An amphora is a type of container of a characteristic shape and size, descending from at least as early as the Neolithic Period. Amphorae were used in vast numbers for the transport and storage of various products and they are most often ceramic, but examples in metals and other materials have been found. The amphora complements the large container, the pithos, which makes available capacities between one-half and two and one-half tons. In contrast, the amphora holds under a half-ton, typically less than 100 pounds, the bodies of the two types have similar shapes. Where the pithos may have small loops or lugs for fastening a rope harness. The necks of pithoi are wide for scooping or bucket access, the necks of amphorae are narrow for pouring by a person holding it by the bottom and a handle. The handles might not be present, the size may require two or three handlers to lift. For the most part, however, an amphora was tableware, or sat close to the table, was intended to be seen, stoppers of perishable materials, which have rarely survived, were used to seal the contents.
Two principal types of amphorae existed, the amphora, in which the neck and body meet at a sharp angle. Neck amphorae were used in the early history of ancient Greece. Most were produced with a base to allow upright storage by embedding in soft ground. The base facilitated transport by ship, where the amphorae were packed upright or on their sides in as many as five staggered layers. If upright, the bases probably were held by some sort of rack and reeds might be used as packing around the vases. Racks could be used in kitchens and shops, the base concentrated deposits from liquids with suspended solid particles, such as olive oil and wines. Amphorae are of use to maritime archaeologists, as they often indicate the age of a shipwreck. They are occasionally so well preserved that the content is still present, providing information on foodstuffs. Amphorae were too cheap and plentiful to return to their origin-point and so, amphora is a Greco-Roman word developing in ancient Greek during the Bronze Age.
The Romans acquired it during the Hellenization that occurred in the Roman Republic, cato is the first known literary person to use it
The cubit is an ancient unit based on the forearm length from the middle finger tip to the elbow bottom. Cubits of various lengths were employed in many parts of the world in antiquity, during the Middle Ages, the term is still used in hedge laying, the length of the forearm being frequently used to determine the interval between stakes placed within the hedge. The English word cubit comes from the Latin noun cubitus elbow, from the verb cubo, cubui, cubitum to lie down, the ancient Egyptian royal cubit is the earliest attested standard measure. Cubit rods were used for the measurement of length, a number of these rods have survived, two are known from the tomb of Maya, the treasurer of the 18th dynasty pharaoh Tutankhamun, in Saqqara, another was found in the tomb of Kha in Thebes. Fourteen such rods, including one double cubit rod, were described and compared by Lepsius in 1865. These cubit rods range from 523.5 to 529.2 mm in length, and are divided into seven palms, each palm is divided into four fingers and the fingers are further subdivided.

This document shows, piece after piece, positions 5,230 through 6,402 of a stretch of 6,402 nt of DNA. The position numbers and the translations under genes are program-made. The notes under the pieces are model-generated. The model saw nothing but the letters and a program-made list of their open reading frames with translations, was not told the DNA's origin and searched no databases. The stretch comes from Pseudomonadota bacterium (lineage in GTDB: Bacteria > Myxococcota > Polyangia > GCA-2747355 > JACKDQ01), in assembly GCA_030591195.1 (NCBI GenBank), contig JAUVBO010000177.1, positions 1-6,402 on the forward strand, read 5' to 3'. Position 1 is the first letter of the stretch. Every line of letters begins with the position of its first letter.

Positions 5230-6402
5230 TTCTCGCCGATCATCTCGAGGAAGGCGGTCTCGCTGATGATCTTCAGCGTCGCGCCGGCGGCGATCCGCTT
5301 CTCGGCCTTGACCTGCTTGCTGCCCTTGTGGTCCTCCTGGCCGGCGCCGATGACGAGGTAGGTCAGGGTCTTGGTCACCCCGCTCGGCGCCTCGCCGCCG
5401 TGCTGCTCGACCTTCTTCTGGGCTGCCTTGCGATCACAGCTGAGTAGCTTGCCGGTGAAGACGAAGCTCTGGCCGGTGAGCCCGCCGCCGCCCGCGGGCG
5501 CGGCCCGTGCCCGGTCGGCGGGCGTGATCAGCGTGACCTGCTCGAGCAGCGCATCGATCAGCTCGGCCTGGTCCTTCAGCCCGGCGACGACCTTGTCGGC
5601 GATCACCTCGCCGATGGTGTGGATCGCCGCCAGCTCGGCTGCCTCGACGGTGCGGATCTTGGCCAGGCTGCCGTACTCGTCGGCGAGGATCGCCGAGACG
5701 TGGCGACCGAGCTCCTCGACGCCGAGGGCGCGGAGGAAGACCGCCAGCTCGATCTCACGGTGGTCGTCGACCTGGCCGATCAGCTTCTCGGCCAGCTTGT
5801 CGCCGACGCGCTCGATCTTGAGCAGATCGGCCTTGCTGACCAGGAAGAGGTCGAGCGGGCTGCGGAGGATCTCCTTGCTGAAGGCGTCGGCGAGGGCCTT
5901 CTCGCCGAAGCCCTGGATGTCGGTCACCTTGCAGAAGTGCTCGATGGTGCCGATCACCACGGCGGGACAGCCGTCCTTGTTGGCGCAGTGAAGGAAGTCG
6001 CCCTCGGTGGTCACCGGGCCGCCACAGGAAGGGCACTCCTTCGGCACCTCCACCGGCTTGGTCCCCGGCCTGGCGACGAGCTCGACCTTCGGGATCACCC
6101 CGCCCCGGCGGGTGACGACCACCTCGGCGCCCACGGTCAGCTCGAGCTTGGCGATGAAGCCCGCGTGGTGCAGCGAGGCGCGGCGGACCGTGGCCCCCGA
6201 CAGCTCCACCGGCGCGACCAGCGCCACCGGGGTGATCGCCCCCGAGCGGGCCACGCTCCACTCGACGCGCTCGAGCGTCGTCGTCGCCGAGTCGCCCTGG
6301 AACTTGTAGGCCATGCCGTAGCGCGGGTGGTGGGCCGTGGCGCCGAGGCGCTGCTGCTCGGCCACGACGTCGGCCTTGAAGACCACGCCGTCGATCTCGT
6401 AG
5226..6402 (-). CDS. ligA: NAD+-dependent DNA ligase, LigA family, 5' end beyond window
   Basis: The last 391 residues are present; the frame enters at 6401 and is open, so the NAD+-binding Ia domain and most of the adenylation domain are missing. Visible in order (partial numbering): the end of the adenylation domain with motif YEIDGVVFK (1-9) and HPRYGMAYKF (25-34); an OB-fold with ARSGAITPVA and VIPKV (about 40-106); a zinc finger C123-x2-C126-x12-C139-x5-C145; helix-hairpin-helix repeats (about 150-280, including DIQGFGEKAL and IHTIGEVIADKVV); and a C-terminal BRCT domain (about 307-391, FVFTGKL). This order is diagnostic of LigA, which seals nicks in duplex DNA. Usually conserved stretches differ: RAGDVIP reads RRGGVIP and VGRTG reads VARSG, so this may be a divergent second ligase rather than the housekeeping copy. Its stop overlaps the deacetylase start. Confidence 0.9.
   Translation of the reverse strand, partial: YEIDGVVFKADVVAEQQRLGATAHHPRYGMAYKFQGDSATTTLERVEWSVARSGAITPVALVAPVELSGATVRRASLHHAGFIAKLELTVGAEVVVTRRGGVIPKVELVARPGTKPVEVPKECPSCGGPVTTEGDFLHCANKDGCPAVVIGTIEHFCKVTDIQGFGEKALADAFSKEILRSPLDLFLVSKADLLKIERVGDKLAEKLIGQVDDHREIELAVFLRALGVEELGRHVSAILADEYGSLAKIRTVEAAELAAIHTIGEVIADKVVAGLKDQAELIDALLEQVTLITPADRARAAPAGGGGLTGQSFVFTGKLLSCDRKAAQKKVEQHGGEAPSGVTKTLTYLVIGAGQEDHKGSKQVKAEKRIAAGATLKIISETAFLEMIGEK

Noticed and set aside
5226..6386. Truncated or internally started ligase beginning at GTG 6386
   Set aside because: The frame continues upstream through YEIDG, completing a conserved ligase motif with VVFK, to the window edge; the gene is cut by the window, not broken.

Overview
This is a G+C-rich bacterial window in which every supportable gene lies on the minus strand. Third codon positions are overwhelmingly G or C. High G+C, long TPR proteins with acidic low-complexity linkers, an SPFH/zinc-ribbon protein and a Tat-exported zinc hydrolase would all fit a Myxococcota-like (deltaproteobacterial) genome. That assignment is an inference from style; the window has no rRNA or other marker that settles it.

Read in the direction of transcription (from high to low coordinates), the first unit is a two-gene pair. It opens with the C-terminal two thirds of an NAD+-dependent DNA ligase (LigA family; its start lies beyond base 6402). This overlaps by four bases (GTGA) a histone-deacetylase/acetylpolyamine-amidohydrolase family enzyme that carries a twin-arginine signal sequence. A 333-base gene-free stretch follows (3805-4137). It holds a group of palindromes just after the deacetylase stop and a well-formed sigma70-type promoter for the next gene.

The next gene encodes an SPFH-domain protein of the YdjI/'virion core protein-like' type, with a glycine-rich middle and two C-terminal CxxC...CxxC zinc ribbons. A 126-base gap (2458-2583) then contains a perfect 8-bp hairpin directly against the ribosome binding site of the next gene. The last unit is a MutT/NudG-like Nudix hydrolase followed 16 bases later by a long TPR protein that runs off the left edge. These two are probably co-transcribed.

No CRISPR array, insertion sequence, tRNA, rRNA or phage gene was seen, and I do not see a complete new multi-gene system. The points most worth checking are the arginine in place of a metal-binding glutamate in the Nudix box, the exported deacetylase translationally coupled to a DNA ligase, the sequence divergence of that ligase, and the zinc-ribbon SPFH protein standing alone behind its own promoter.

Use of the royal cubit is known from Old Kingdom architecture, in 1916, during the last years of the Ottoman Empire and in the middle of World War I, the German assyriologist Eckhard Unger found a copper-alloy bar while excavating at Nippur. The bar dates from c.2650 BC and Unger claimed it was used as a measurement standard and this irregularly formed and irregularly marked graduated rule supposedly defined the Sumerian cubit as about 518.6 mm. The Near Eastern or Biblical cubit is usually estimated as approximately 457.2 mm, in ancient Greek units of measurement, the standard forearm cubit measured approximately 0.46 m. The short forearm cubit, from the wrist to the elbow, in ancient Rome, according to Vitruvius, a cubit was equal to 1 1⁄2 Roman feet or 6 palm widths. Other measurements based on the length of the forearm include some lengths of ell, the Chinese chi, the Japanese shaku, the Indian hasta, the Thai sok, the Tamil, the Telugu, a cubit arm in heraldry may be dexter or sinister.
It may be vested and may be shown in positions, most commonly erect. It is most often used erect as a crest, for example by the families of Poyntz of Iron Acton, Rolle of Stevenstone, the Encyclopaedia of Ancient Egyptian Architecture. The Cubit, A History and Measurement Commentary, Journal of Anthropology doi,10. 1155/2014/489757,2014 Media related to Cubit arms at Wikimedia Commons The dictionary definition of cubit at Wiktionary